The continued negative tone around the US-China trade war – triggered by reports that China will use its dominance of rare earths as a counter to higher US tariffs – and concerns over a slowing global economy saw US stocks post losses yesterday, with the S&P500 closing down 0.8%. But USTs also made gains, with 10Y yields falling about 4bps to around 2.24%, a twenty-month low. So, with little domestic news to drive Asian-Pacific markets, the major equity indices ended the day in the red, with e.g. Japan’s Topix posting the largest drop (0.9%) for three weeks. JGBs also followed Treasuries higher, with 10Y yields declining 2bps to -0.10%, its joint-lowest rate since August 2016. And ahead of next week’s RBA meeting (where a 25bp rate cut is fully priced in), in ACGBs 10Y yields fell 5bps to a new record low of 1.48%, slipping below the RBA’s current cash rate target.
Turning to the day ahead, euro area bonds are likely to follow the global trend higher. With respect to data, this morning’s French flash inflation release, which showed headline CPI falling more than expected to its lowest rate since September 2017, will no doubt raise risks that the flash euro area inflation release (due 4 June) might well fall short of expectations.
While the ECB might well have taken some comfort from yesterday’s European Commission survey, which saw the euro area’s headline economic sentiment index increase for the first month in eleven and showed that consumer price expectations rose to a six-month high, overall the survey continued to signal an economy that was slowing and suffering from subdued inflationary pressures. Certainly, the first of this week’s national flash inflation releases for May from France this morning illustrated that the boost to prices in April was just a temporary factor. In particular, headline inflation (on an EU-harmonised measure) more than reversed the 0.2ppt increase to 1.5%Y/Y in April, falling 0.4ppt to 1.1%Y/Y, its lowest reading since September 2017. On the national measure, the headline rate declined 0.3ppt to 1.0%Y/Y, similarly the lowest rate since 2017. And the detail on the national measure showed a notable easing in services inflation as the Easter-related boost to transport costs fell back, while energy inflation also slipped back. In addition, the decline in non-energy industrial goods prices steepened in May.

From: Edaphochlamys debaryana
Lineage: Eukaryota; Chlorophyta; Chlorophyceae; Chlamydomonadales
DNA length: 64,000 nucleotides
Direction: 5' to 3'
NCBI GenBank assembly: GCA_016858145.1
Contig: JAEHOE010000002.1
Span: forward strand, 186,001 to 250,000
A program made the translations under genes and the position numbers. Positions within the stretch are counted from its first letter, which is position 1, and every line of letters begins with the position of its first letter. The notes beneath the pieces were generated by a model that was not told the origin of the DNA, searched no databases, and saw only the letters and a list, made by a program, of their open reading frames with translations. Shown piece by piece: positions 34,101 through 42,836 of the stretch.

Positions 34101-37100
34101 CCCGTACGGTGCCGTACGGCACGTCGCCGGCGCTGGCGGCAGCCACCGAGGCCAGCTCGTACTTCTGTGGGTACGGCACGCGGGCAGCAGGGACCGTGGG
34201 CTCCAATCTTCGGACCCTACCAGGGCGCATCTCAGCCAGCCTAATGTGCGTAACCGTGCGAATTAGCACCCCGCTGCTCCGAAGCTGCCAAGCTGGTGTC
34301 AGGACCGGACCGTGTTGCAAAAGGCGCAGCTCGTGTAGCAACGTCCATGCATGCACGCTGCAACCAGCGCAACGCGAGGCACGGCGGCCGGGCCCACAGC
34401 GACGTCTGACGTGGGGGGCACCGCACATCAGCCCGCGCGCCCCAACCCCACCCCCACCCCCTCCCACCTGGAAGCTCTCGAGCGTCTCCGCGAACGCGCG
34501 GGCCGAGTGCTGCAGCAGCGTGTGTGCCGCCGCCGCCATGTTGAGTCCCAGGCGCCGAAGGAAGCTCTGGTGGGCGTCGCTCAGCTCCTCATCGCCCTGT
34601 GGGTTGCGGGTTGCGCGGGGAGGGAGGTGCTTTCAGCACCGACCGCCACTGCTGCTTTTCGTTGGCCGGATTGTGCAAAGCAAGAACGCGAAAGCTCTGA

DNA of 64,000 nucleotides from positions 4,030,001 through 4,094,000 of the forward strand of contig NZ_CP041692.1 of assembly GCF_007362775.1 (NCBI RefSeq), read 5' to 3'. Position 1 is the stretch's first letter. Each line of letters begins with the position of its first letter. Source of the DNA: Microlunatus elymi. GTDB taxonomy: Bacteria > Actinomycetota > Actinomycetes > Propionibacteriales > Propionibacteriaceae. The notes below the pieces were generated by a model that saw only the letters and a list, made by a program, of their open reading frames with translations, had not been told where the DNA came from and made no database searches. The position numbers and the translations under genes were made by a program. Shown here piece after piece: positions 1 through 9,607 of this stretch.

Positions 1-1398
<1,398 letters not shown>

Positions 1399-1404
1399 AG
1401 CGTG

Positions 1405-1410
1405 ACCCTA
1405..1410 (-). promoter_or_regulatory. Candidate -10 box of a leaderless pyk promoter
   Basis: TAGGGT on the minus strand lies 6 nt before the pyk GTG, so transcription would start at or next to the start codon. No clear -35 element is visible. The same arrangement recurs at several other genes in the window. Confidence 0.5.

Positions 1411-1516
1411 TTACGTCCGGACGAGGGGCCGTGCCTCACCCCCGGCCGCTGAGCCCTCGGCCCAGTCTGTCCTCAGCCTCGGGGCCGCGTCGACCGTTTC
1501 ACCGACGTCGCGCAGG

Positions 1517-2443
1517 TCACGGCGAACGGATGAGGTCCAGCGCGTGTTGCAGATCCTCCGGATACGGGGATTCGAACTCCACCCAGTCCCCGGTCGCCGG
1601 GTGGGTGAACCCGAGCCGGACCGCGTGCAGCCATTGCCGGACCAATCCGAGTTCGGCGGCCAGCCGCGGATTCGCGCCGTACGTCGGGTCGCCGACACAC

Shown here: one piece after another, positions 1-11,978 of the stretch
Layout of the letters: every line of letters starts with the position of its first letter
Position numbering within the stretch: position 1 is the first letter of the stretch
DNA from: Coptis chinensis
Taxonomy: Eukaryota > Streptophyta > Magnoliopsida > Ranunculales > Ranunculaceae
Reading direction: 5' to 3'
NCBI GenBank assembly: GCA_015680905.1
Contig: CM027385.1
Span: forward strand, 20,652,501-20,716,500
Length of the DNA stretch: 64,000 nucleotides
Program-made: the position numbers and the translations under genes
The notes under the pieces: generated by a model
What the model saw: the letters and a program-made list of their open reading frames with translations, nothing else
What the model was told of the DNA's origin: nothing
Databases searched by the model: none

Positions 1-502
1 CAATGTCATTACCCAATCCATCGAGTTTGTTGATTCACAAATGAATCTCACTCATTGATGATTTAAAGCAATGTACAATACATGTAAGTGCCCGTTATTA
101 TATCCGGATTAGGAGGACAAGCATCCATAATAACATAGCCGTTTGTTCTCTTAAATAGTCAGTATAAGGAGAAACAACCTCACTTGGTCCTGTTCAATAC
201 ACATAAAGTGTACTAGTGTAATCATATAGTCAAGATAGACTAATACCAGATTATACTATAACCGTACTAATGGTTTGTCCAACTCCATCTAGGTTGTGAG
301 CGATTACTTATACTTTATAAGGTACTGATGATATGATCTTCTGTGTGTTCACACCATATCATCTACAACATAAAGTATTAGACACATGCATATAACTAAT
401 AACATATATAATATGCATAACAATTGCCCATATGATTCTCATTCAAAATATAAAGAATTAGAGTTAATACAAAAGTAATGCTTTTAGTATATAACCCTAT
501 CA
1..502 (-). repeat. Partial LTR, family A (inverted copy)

In contrast, there was an upside surprise to the latest French consumer spending figures, which showed expenditure on goods rising a stronger than expected 0.8%M/M in April, leaving spending 1.2% higher compared with a year earlier, the strongest pace for thirteen months. So, with consumer confidence also firming, today’s figures suggest that households continued to support GDP growth at the start of the second quarter.
Later this morning will bring German labour market figures for May – which are likely to confirm a further fall in joblessness, to leave the unemployment rate (on the national measure) at a post-reunification low of 4.9%. Italian sentiment indicators from ISTAT are also due and likely to reiterate the message from yesterday’s European Commission survey that reported an improvement in manufacturing sector conditions in May, while consumers were reportedly also more upbeat.
Elsewhere, potential ECB President candidate Olli Rehn is due to speak in London, while in the markets Germany will sell 5Y bonds.
While focus in the UK will no doubt remain on politics, with an ever-growing list of candidates throwing their hat in the Tory leadership challenge, this morning has already seen the only new data due today in the form of the BRC’s shop price index. And this suggested that retail price inflation jumped in May, with the headline rate up by 0.4ppt to 0.8%Y/Y, the second-highest pace in six years. With food price inflation having eased (down 0.4ppt to 1.8%Y/Y), the increase was more than fully accounted for by higher non-food inflation, which rose by 0.8ppt to 0.2%Y/Y, only the second positive reading since 2011. The BRC attributed this jump in costs to currency depreciation, stockpiling and rising minimum wages, with the heightened uncertainty surrounding the previous end-March Brexit deadline no doubt having played its role over recent months. While the BRC data have recently contrasted with the official ONS retail price deflators, which suggested that price pressures on the High Street have weakened, price pressures will no doubt continue to be impacted significantly by politics, with shifts in sterling and – in the (still unlikely) event of a disorderly no-deal Brexit at end-October – supply shocks capable of having a marked impact.
In the US, it should be a quiet day for top-tier releases with just the Richmond Fed Manufacturing Index due for release. Supply-wise, the US Treasury will sell 2Y floating-rate and 7Y fixed-rate notes.